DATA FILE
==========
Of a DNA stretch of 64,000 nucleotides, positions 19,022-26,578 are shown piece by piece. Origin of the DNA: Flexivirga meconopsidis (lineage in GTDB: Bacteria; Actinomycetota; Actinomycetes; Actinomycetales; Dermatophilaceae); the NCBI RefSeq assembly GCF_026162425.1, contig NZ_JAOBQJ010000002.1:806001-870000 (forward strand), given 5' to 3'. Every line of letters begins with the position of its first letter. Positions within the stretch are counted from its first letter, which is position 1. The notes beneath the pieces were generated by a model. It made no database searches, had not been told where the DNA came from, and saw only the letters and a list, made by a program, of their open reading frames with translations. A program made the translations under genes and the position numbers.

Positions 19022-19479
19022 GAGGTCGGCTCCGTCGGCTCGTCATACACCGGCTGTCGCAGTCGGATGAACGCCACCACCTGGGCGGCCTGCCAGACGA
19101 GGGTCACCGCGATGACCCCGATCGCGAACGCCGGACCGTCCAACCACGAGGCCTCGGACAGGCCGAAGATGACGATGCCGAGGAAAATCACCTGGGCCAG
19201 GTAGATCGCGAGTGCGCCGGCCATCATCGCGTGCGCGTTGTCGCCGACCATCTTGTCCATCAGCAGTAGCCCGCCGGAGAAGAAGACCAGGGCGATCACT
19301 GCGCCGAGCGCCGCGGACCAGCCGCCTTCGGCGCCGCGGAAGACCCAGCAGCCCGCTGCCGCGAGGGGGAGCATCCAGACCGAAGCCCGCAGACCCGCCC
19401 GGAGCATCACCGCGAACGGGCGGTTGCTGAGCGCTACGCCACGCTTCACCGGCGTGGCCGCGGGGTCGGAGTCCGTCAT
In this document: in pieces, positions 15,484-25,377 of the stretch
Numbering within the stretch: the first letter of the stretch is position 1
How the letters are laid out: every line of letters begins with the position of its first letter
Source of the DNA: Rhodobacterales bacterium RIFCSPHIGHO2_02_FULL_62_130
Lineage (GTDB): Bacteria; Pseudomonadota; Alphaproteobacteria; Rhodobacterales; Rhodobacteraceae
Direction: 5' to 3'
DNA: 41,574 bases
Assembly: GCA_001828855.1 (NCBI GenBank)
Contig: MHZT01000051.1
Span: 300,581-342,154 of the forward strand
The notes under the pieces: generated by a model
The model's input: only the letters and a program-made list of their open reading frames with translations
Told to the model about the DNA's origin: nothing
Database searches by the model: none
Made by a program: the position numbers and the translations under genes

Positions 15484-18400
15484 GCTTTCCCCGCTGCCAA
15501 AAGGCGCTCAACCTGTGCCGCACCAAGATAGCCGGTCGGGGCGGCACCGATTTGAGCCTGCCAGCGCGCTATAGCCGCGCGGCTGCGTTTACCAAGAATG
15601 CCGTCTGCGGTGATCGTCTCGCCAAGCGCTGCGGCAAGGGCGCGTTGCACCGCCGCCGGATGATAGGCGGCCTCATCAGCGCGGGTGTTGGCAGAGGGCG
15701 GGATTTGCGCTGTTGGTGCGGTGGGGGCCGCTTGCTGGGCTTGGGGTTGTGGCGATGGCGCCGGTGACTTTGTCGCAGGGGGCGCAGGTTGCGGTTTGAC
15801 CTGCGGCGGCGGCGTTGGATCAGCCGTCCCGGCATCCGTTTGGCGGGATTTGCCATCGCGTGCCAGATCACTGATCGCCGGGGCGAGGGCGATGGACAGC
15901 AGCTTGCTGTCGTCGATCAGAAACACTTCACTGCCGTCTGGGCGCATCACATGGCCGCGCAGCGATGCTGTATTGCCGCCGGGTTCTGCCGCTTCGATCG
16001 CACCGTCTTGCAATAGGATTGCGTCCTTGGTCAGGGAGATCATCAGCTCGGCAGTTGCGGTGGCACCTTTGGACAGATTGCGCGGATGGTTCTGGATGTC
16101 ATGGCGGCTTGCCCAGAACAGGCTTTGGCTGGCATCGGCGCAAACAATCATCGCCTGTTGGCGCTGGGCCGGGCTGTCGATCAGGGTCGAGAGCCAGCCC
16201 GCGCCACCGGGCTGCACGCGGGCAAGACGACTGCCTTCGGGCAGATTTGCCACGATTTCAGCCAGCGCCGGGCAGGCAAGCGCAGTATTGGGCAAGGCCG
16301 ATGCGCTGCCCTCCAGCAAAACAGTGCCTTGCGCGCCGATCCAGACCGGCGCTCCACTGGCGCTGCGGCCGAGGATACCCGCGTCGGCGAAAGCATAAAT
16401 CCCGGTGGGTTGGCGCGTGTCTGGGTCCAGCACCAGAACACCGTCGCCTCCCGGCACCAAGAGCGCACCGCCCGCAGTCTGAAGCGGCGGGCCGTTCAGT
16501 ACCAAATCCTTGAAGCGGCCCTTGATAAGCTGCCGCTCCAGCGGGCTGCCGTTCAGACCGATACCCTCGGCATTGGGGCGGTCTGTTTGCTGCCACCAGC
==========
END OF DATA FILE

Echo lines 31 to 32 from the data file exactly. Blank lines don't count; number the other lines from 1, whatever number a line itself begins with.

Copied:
16101 ATGGCGGCTTGCCCAGAACAGGCTTTGGCTGGCATCGGCGCAAACAATCATCGCCTGTTGGCGCTGGGCCGGGCTGTCGATCAGGGTCGAGAGCCAGCCC
16201 GCGCCACCGGGCTGCACGCGGGCAAGACGACTGCCTTCGGGCAGATTTGCCACGATTTCAGCCAGCGCCGGGCAGGCAAGCGCAGTATTGGGCAAGGCCG